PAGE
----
2nd reply to Stephen Tashi. You write: "What is a "bilinear number"? So far as I am aware, there is no such thing as "a bilinear number." The phrase "bilinear numbers" refers to a set of numbers (in our case, a set of four numbers in a rectangular array) that change by a constant amount in the x-direction and by a constant amount in the y-direction. Consider our former case of the rectangle ACIG. Here, A=1 and C=3. The numbers 1 and 3, on the bottom of the rectangle, increase by a change of +2 in the positive x-direction. At the top of the rectangle the numbers G and I (7 and 9, respectively) also change by +2 also in the positive x-direction. On the left-hand side of the rectangle the number A=1 (lower left-hand corner) increases by +6 to render 7 at G (upper left-hand corner) in the positive y-direction. The number at C=3 (lower right hand corner) increases to I=9 in the upper right-hand corner, also in the positive y-direction. Again, the change is +6. The change in the x-direction is always +2 (left to right) and the change in the y-direction (bottom to top) is always +6. Thus, we have a set of four bilinear numbers. These numbers are linear in two dimensions: up from bottom to top and sideways from left to right. The set is "bilinear." (Incidentally, I did not originate this lingo.) You also said "I have no idea why we would expect to get the same answer from a formula if we replace the original inputs with their squares." I did not say you would get the same answer with different numbers. What I tried to say was this: "With a set of bilinear numbers in a rectangular array we get one result with the bilinear equation as the interpolating equation. If we square those numbers, then the operational equation renders the square (second power) of the original bilinear equation." That was thought to be impossible based only on four bilinear numbers in a rectangular array and nothing else. On another subject: I was asked to supply a literature citation so I am surprised by your complaint. I can do nothing about your inability to access the literature of mathematics. On that problem, I am mostly helpless. (Maybe you could ask a librarian, or go to a nearby university, or ask a Forum colleague for assistance.)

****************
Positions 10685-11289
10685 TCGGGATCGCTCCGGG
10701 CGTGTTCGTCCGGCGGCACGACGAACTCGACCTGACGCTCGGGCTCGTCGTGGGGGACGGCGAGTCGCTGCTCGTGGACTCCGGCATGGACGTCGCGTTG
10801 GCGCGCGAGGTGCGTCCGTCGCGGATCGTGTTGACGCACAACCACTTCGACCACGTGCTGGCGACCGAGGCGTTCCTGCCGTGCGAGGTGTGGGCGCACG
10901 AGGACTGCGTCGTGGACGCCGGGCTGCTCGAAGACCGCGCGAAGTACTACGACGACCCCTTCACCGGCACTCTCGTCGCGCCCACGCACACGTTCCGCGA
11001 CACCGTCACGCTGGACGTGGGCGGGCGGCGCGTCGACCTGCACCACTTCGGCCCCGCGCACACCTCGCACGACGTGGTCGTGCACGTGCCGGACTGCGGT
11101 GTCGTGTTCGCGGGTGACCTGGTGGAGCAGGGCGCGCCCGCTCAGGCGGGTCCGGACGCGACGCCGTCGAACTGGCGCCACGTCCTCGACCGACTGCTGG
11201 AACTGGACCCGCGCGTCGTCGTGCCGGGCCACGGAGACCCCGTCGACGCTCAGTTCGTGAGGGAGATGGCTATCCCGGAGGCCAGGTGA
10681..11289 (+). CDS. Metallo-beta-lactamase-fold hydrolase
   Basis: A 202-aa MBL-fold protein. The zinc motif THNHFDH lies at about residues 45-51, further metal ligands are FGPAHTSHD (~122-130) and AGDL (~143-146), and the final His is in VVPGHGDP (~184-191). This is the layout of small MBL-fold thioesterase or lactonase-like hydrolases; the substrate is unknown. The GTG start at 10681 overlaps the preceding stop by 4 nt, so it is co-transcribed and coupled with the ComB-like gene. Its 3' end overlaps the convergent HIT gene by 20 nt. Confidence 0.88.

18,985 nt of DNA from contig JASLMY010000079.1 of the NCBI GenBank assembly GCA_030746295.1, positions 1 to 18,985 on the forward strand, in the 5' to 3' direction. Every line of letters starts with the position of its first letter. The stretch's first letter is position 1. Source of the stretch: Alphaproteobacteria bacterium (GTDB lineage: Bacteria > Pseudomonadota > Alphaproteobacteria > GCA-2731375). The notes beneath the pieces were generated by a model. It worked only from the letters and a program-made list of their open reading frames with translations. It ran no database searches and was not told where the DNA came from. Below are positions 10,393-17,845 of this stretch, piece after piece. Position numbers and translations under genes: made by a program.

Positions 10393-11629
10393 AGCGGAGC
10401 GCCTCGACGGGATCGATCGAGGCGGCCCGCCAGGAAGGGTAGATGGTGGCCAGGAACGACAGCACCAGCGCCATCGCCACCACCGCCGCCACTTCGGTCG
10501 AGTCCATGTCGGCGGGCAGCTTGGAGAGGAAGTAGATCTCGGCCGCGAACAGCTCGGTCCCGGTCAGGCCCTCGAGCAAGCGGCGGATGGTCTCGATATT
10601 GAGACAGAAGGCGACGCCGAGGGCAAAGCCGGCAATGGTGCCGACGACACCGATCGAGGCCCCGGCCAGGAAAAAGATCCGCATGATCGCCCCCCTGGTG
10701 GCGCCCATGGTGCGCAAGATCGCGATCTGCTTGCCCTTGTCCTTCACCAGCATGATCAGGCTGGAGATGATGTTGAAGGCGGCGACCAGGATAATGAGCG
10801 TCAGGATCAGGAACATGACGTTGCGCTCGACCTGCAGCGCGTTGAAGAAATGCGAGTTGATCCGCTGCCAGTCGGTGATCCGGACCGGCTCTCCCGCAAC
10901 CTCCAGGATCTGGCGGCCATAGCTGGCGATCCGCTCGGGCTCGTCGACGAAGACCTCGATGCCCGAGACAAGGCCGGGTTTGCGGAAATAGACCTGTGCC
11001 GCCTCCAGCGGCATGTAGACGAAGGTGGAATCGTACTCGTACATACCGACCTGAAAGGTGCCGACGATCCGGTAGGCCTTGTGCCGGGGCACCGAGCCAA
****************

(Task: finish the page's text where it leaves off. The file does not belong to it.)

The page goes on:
As a courtesy, I will try to type the operational equation (for the four-point rectangle) into this letter. It is a tedious job, so if it fails the problem is likely a typographical mistake.

    z = ((C+G)(A-C+G-I)(A+C-G-I) - (C-G)^2(A-C-G+I)) / (2(A-C+G-I)(A+C-G-I)) + (I+C-A-G)(x/4) + (G+I-A-C)(y/4) + (A+I-C-G)(xy/4)
    + ((I+A-C-G)(I+C-A-G)x^2) / (8(G+I-A-C)) + ((I+A-C-G)(G+I-A-C)y^2) / (8(I+C-A-G))

    Remember, the coordinate system is -1 .. +1 in BOTH the x- and y-directions. If you still have trouble, ask a colleague (or someone on the PhysicsForum) to help you. Surely the management at PhysicsForum will have someone to assist the members. Do those things FIRST. This is a matter of public-school algebra so there should be a nearby colleague or member of the Forum to help with such problems. --- Schimmel

  7. Oct 14, 2016 #6


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    Staff: Mentor

    Please use the reply feature.

    This is not how things work here. First, you are the one who brought up the topic for discussion. Second, I assure you that @Stephen Tashi has the mathematical knowledge to understand this work.

    Thread closed.